Whole Foods Plunges: What Wall Street's Saying

NEW YORK (TheStreet) - Whole Foods Market WFM shares were plunging 19.5% to $38.63 after the specialty foods grocery sharply reined in expectations for the fiscal year as competition heats up, especially since Walmart (WMT) intends to be a player in the natural and organic food space.

Whole Foods shares hit an intraday 52-week-low on Wednesday of $37.31. More than 25 million shares were traded by mid-day, as investors got spooked from last night's earnings report.

Whole Foods reported second-quarter profit of $142 million, or 38 cents per share, for the 12-week period, ending April 13, below analysts' estimates. The average of 30 analysts' estimates was 41 cents a share, according to Bloomberg data.

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Sales for the quarter rose 10% to a record $3.3 billion, Whole Foods said, but once again comparable store sales growth of 4.5% slowed for the quarter compared to a 6.9% increase in last year's quarter. The company said that comps were hurt by approximately 50 basis points from the shift in the Easter holiday from the second quarter last year to the third quarter this year.

More importantly though, the Austin, Texas-based grocer slashed its annual earnings forecast, to a range of $1.52 a share to $1.56 a share from $1.58 a share to $1.65 a share, implying EPS growth for the year of just 3%-6% versus 7%-12%. Analysts estimate $1.61 per share for the year, on average.

Whole Foods now expects comparable store sales growth for its fiscal 2014 to 5-5.5% down from 5.5-6.2%. Over the long term though, Whole Foods noted that it believes that it's "growth prospects remain strong." Starting in fiscal 2015, the company's goal is to "deliver earnings per share growth equal to or in excess of sales growth." It also expects to lower gross margin to 34% to 35%.

"The company believes this level is sustainable and the right strategy to drive sales growth over the longer term," Whole Foods said in the earnings release. "At the same time, the company will continue to invest in technology while maintaining expense discipline, working to improve its cost structure to offset the impact of these investments, resulting in slight improvements in operating margin through fiscal year 2018 and beyond."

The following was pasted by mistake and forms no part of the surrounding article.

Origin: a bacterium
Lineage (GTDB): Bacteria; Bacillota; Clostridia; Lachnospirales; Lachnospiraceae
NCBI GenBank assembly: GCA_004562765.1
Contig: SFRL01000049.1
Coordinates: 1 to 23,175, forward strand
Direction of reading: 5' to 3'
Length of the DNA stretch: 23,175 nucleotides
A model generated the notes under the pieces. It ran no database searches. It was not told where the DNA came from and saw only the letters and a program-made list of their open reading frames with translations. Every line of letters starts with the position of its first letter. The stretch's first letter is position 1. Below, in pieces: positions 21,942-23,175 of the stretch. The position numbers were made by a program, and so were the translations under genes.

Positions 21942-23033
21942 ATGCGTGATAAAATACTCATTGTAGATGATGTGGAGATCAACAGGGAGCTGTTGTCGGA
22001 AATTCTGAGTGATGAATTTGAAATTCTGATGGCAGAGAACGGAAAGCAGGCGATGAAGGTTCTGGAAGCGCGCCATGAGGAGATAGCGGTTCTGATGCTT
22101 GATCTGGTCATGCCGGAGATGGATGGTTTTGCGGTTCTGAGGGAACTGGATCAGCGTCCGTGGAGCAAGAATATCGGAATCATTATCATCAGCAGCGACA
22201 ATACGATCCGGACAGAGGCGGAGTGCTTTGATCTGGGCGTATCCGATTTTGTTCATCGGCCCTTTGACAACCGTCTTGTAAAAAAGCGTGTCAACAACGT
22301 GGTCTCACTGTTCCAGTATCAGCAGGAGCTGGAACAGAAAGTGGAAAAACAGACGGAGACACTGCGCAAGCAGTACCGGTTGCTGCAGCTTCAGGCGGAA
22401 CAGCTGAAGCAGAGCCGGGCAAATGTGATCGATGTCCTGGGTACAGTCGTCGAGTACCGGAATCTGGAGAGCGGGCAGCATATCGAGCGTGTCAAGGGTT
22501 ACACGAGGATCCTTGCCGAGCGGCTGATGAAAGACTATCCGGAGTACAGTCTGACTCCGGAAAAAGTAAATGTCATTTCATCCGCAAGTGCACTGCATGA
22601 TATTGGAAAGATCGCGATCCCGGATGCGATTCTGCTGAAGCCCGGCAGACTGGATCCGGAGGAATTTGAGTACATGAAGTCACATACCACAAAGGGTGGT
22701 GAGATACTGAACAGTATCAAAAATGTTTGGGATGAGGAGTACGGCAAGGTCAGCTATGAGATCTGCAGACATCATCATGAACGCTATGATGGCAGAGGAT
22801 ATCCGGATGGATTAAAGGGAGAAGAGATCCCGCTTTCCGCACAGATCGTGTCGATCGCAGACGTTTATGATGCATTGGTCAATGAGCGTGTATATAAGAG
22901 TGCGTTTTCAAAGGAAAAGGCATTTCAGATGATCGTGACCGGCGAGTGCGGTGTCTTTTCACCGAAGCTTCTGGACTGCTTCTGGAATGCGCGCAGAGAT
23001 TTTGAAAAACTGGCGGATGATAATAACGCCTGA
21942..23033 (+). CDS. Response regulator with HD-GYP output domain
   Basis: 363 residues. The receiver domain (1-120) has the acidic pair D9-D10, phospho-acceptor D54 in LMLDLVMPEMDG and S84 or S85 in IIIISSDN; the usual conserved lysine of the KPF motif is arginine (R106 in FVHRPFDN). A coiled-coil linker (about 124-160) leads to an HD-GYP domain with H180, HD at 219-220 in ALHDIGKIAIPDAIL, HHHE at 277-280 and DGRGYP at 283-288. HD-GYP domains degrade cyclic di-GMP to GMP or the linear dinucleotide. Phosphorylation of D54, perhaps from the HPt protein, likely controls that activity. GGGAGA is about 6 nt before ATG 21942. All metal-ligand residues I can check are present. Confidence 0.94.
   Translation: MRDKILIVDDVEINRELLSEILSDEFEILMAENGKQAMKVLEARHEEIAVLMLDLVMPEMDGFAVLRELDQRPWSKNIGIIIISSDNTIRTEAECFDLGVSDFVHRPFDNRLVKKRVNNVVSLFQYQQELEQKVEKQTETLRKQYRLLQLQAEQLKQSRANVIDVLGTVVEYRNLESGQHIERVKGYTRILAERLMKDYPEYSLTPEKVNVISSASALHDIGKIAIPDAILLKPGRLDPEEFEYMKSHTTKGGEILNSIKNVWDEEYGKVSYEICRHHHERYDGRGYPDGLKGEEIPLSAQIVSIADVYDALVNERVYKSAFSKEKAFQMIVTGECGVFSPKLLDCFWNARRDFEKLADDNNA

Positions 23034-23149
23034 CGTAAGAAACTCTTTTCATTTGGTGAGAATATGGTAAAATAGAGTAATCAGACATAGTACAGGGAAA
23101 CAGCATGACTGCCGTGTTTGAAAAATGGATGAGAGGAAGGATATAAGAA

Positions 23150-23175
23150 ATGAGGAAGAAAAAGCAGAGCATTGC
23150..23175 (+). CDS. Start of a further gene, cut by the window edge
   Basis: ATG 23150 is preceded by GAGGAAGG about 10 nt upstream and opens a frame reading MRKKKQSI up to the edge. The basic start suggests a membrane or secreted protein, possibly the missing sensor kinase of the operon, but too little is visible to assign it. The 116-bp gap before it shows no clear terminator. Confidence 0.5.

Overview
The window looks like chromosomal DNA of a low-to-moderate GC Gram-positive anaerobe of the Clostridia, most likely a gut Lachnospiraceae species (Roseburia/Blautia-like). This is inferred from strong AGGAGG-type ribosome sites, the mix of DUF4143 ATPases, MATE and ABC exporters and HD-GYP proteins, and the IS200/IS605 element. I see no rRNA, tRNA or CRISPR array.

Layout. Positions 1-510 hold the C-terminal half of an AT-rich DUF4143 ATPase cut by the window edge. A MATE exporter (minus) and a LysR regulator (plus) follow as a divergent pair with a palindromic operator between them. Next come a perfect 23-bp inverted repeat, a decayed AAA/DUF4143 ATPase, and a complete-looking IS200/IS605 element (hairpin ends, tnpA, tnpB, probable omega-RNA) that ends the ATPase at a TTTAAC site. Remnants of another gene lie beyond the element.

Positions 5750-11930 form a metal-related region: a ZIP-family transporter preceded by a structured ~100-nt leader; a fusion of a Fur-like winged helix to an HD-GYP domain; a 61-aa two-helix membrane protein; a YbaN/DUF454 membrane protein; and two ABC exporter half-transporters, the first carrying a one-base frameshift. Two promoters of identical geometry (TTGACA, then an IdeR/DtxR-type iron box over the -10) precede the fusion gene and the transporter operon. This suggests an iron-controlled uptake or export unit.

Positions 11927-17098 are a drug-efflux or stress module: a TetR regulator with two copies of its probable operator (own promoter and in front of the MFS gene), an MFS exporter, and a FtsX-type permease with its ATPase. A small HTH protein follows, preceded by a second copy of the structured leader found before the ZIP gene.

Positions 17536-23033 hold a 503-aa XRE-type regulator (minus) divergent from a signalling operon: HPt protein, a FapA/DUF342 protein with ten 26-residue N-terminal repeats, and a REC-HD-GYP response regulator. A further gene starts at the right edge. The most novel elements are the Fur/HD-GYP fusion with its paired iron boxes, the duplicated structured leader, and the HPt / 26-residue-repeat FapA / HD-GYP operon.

"We have a clear point of view of what we need to do to improve our value image and extend ourselves digitally to add convenience and flexibility to support our customers' busy lifestyles," said Walter Robb, co-CEO of Whole Foods Market. "As we have successfully accomplished over the last several years, we will work to improve our cost structure to offset the impact of our value and technology investments, and expect to produce year-over-year improvement in operating margin in 2015 and beyond."

"Since Q3 last year, our average price per item growth has moderated to 160 basis points from 3.3% to a three-year low of 1.7% this quarter. We attribute this primarily to our proactive value strategy and believe this is the biggest contributor to the change in our comp trends over the last several quarters," Mackey said during last night's earnings call.

"A dynamically changing competitive market is certainly a factor as well. The growing demand for fresh healthy foods, the offering of natural and organic products is expanding everywhere and new stores, existing stores and online," he added. "Looking at the big picture, that's a positive for us, as it affirms our mission for the last 36 years and speaks to the increasing growth opportunity. However, we believe it is currently impacting our transaction count growth. In addition, severe weather in several of our larger regions impacted shopping patterns again this quarter, customers making fewer trips and buying more items each trip."

Wall Street analysts retreated from Whole Food's stock on Wednesday morning. At least four analysts cut their ratings on the company: Deutsche Bank (DB) cut to "hold" from "buy," Piper Jaffray (PJC) cut to "neutral," BMO cut to "market perform" from "outperform" and Cantor Fitzgerald lowered to "sell" from "hold."